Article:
Those who attended our 50th reunion all remembered him fondly. It was a privilege to have known him. God bless you, Mike. Semper Fi.

SILVER STAR CITATION

AWARDED FOR ACTIONS DURING Vietnam War 
Service: Marine Corps 
Rank: Corporal 
Battalion: 3d Reconnaissance Battalion 
Division: 3d Marine Division (Rein.), FMF 

The President of the United States of America takes pride in presenting the Silver Star (Posthumously) to Corporal Michael J. Scanlon (MCSN: 2136902), United States Marine Corps, for conspicuous gallantry and intrepidity in action while serving as a Rifleman with Detachment, Third Force Reconnaissance Battalion, Third Marine Division, during operations against the enemy in Vietnam. On the night of 17 January 1967, Corporal Scanlon, as a member of a seven-man reconnaissance patrol, was flown by helicopter deep into enemy-controlled territory, with the mission of locating enemy infiltration routes. Throughout the night, the Marines heard sounds of enemy activity. At dawn on 18 January, the patrol moved to an observation point where a numerically superior North Vietnamese Army patrol of approximately forty men was sighted moving toward their position. Assigned the responsibility of providing security for the patrol’s flank, Corporal Scanlon quickly moved to his defensive position where he was observed by the approaching enemy. Demonstrating exceptional presence of mind, he warned his companions and immediately opened fire at the lead man of the North Vietnamese unit. He continued to bring effective fire to bear on the advancing enemy although wounded twice as the North Vietnamese moved to within fifteen meters of his position. Exhibiting exemplary courage and aggressive fighting spirit despite his painful wounds and the intense enemy fire directed at him, Corporal Scanlon maintained his position and halted the enemy’s attempts to dislodge the patrol’s flank security. When an enemy hand grenade landed within the patrol’s defensive perimeter Corporal Scanlon, with complete disregard for his own safety, valiantly attempted to recover the grenade but was mortally wounded. By his extraordinary courage, bold initiative, and selfless devotion to duty, Corporal Scanlon undoubtedly saved the lives of several Marines, inspired all those who observed him and upheld the highest traditions of the Marine Corps and of the United States Naval Service. He gallantly gave his life for his country.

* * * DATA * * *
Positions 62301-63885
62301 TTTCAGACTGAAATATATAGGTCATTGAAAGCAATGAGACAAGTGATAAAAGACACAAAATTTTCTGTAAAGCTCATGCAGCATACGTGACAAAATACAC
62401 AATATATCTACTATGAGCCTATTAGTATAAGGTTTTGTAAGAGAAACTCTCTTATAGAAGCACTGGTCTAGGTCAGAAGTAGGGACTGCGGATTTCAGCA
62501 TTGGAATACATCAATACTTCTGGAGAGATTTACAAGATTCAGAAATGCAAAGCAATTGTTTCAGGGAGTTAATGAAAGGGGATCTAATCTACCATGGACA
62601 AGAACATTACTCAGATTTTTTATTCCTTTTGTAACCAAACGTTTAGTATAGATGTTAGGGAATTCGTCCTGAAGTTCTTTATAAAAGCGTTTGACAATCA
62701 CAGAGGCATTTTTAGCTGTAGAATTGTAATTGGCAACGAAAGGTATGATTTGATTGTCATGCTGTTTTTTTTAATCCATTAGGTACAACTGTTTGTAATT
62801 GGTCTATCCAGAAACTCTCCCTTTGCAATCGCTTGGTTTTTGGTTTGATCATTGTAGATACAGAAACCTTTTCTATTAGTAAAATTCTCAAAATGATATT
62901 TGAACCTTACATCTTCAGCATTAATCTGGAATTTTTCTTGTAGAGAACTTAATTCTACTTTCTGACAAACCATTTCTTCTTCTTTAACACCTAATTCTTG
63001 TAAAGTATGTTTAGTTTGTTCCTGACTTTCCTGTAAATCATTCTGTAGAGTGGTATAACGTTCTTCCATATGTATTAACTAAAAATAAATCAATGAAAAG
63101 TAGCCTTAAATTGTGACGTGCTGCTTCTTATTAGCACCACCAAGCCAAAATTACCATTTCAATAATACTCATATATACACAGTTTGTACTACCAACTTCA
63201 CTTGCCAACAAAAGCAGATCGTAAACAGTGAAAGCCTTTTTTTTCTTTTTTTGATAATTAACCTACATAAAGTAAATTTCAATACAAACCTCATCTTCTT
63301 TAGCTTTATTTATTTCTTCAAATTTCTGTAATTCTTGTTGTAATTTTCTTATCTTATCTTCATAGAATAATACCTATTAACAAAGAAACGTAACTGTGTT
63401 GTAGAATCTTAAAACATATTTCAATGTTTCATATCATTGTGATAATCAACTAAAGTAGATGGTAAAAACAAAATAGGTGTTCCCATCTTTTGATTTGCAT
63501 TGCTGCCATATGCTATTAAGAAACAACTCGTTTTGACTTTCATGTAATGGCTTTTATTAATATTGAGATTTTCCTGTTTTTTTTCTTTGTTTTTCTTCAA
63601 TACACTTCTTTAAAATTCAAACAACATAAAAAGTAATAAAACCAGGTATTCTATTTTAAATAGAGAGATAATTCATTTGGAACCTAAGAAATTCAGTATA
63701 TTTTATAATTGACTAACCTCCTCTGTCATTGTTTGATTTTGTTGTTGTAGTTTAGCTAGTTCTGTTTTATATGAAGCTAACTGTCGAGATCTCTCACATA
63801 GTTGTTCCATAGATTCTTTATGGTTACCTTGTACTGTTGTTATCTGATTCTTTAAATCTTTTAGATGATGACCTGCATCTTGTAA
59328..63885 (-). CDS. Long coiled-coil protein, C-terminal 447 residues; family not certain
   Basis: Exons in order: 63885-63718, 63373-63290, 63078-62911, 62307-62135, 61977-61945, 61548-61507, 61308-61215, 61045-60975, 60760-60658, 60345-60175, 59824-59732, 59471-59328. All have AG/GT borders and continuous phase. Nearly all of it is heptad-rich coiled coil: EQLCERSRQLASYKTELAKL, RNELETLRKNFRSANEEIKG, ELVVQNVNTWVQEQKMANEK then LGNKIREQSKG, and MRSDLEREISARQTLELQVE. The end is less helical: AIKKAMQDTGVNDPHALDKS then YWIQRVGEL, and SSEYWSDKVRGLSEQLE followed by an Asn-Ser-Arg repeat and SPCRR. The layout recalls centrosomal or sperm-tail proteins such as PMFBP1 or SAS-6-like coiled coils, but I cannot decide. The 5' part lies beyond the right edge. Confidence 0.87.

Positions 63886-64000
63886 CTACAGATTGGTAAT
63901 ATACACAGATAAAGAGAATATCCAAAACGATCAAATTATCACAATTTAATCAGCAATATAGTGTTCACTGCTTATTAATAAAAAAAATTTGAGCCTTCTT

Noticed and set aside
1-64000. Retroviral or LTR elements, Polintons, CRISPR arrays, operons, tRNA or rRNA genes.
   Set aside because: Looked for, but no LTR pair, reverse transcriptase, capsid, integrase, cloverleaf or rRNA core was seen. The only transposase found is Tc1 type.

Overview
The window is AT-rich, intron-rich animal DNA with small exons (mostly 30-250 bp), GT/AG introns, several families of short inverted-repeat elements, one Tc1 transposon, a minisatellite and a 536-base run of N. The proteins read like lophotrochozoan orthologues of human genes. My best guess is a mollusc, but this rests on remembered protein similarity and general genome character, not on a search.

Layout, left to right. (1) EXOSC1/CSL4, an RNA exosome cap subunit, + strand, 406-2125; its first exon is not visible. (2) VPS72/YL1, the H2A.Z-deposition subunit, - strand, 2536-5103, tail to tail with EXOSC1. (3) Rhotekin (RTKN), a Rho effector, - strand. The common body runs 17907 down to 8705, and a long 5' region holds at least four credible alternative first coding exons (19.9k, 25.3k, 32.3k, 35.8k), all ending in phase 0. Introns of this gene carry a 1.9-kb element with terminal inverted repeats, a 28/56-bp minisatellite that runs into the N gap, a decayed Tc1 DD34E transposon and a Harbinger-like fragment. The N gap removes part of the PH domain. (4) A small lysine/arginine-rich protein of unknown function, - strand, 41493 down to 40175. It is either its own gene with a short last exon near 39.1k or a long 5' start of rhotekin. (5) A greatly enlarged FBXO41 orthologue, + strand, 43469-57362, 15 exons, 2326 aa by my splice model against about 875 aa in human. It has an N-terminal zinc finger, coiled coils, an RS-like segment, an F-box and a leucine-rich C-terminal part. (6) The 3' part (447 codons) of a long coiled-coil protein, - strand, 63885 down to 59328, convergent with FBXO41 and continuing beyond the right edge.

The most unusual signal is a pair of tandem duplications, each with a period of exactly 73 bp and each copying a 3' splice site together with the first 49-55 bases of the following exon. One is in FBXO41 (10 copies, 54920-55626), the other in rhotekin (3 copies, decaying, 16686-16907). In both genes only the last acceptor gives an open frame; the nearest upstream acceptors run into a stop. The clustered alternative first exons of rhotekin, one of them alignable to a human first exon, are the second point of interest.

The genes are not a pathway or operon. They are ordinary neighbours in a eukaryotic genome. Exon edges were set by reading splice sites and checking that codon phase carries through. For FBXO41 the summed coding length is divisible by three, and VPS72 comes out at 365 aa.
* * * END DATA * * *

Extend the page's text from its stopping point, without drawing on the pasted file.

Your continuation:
In an e-mail exchange between the webmaster and CPL Scanlon’s stepbrother Todd Patrie, Todd shared this: “Because of his small stature, he had to get a waiver to even enlist, and after getting in, he volunteered for every difficult billet he could. He ended up being a member of Third Force Recon — a Special Forces type unit that required SEAL training, Ranger training, and special jungle training in Panama. All his buddies (who trained with him) said he made it through things that men twice his size couldn’t hack.” (used with permission)